The Giants of San Francisco

Standing tall they can be hard to miss unless you look up. Taking advantage of a warm and sunny Saturday, I grabbed my camera and rode the CalTrain north into the city. Walking from the station towards the heart of the city with no plan except the camera in my hand. The city has such unique architecture, with some of the giants so staggeringly large they can be missed if you aren’t from afar. Having to remember to look up to appreciate the presence they hold over the city. Capturing some of the city’s architecture from the Rincon hill, financial district, Chinatown, and north beach neighborhoods. All captured with the 35mm f/2 lens.

Kelly Butte

Always on watch. The Kelly Butte fire lookout is perched at the top of the a stunning ridge just north of Mt. Rainer National park and south of the I-90 corridor. Only an hour and a half drive from Seattle, I decided to give the hike to the top ago and it did not disappoint. What started as a overcast Seattle morning and drive into the mountains gave way to a beautiful sunny Saturday.

The trailhead is sits in a valley in the ridge line about fourteen miles off the main road. Navigating forest roads that were primarily dirt was not an issue besides the occasional big rut. I mean shoot, a Honda Odyssey van with a right rear spare tire was parked behind me. The hike consisted of a traverse along the previous forest service road before Turing to short steep switch backs with a rock face near by. Some climbers were attempting routes on the dockside off the trail before the mid-day heat set in. What was initially a speed hike quickly gateway to a beautiful meadow tracking up to the ridge top. In all it was about four miles round trip with most of the adventure stemming from navigating the forest service roads.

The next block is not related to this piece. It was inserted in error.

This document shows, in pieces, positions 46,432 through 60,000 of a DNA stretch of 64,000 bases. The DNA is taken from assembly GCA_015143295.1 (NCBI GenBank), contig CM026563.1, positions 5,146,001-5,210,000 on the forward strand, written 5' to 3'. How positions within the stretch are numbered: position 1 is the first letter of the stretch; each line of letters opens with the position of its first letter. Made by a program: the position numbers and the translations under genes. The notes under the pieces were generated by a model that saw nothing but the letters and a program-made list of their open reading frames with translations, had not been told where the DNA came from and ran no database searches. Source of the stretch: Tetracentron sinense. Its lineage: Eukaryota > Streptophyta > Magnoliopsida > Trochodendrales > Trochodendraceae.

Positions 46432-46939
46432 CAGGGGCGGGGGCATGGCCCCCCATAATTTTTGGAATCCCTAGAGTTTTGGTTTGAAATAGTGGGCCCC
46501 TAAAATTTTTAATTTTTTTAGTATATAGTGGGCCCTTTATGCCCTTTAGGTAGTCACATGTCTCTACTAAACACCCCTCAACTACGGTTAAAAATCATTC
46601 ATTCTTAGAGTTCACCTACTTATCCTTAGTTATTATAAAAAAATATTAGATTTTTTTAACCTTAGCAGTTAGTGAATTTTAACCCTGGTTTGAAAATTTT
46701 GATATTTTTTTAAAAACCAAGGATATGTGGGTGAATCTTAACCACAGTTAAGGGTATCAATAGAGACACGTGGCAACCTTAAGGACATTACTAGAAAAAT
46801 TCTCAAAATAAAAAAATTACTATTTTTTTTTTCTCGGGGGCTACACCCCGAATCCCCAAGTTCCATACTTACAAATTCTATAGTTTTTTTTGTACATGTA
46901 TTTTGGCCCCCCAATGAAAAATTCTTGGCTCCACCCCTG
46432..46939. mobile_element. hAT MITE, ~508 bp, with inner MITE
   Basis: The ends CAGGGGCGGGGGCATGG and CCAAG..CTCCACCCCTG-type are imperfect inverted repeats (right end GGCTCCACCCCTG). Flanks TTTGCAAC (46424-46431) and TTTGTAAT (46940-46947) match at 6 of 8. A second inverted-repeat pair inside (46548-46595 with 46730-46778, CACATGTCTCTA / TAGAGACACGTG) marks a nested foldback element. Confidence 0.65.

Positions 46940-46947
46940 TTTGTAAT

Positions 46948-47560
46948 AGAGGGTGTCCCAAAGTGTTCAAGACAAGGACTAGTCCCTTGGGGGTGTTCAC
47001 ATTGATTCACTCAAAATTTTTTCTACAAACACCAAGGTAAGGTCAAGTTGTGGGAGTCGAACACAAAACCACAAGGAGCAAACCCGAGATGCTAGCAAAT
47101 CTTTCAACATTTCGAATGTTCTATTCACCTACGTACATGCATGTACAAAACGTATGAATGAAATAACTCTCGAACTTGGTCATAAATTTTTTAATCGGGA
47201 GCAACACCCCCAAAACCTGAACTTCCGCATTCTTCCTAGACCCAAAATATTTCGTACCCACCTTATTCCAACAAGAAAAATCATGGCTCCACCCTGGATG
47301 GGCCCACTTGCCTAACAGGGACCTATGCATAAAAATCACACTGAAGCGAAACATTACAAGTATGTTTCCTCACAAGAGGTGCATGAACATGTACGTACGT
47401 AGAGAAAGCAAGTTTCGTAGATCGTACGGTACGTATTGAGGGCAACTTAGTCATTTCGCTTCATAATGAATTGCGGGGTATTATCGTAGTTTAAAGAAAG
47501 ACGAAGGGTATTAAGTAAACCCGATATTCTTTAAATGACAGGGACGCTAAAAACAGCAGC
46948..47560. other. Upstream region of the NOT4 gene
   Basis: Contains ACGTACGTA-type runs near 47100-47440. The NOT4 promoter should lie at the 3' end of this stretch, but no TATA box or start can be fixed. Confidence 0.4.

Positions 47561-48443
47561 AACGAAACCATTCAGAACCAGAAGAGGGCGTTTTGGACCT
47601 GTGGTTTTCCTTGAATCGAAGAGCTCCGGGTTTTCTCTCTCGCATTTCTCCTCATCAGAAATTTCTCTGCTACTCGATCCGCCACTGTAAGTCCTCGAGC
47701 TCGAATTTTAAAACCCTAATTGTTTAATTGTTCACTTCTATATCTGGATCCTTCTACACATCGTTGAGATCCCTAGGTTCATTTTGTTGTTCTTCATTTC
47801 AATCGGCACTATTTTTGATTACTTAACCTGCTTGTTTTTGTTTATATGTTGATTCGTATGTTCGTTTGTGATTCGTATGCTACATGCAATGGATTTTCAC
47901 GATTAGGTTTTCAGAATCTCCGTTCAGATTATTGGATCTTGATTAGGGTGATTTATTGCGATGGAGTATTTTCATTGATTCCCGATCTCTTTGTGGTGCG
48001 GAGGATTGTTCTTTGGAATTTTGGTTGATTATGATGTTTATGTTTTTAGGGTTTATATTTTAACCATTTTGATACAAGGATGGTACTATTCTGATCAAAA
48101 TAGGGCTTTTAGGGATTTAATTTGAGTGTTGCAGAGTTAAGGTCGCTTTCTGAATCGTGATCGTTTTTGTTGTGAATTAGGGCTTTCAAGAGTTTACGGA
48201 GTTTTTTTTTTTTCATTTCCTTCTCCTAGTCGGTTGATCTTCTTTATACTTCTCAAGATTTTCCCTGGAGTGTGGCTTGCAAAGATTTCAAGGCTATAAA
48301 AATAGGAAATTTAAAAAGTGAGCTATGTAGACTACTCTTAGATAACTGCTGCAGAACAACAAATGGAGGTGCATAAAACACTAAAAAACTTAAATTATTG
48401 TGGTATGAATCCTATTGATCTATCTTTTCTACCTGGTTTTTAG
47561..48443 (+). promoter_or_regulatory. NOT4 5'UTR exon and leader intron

I brought along my 16mm and 50mm F2 Fuji primes on todays adventure. I’ll have to admit that I’ve been enjoying shooting on the 50mm lately and tossed it in the bag with out thinking. However once at the top I did regret favoring the 50mm over 35mm. Having the 36mm and 16mm would have allowed me to capture the fire lookout while including as much of the surrounding beauty. That said I was still able to capture some beautiful photos of the lookout.

Unfortunately the lookout is only open to the public when manned by a volunteer from the forest service advocacy group. Even on a busy Saturday in July the lookout was shut. But after reading how it had been heavy vandalized in the past this was probably for the better. I’ll have to return to see the true beauty of this almost forgotten lookout watching over the Central Cascades.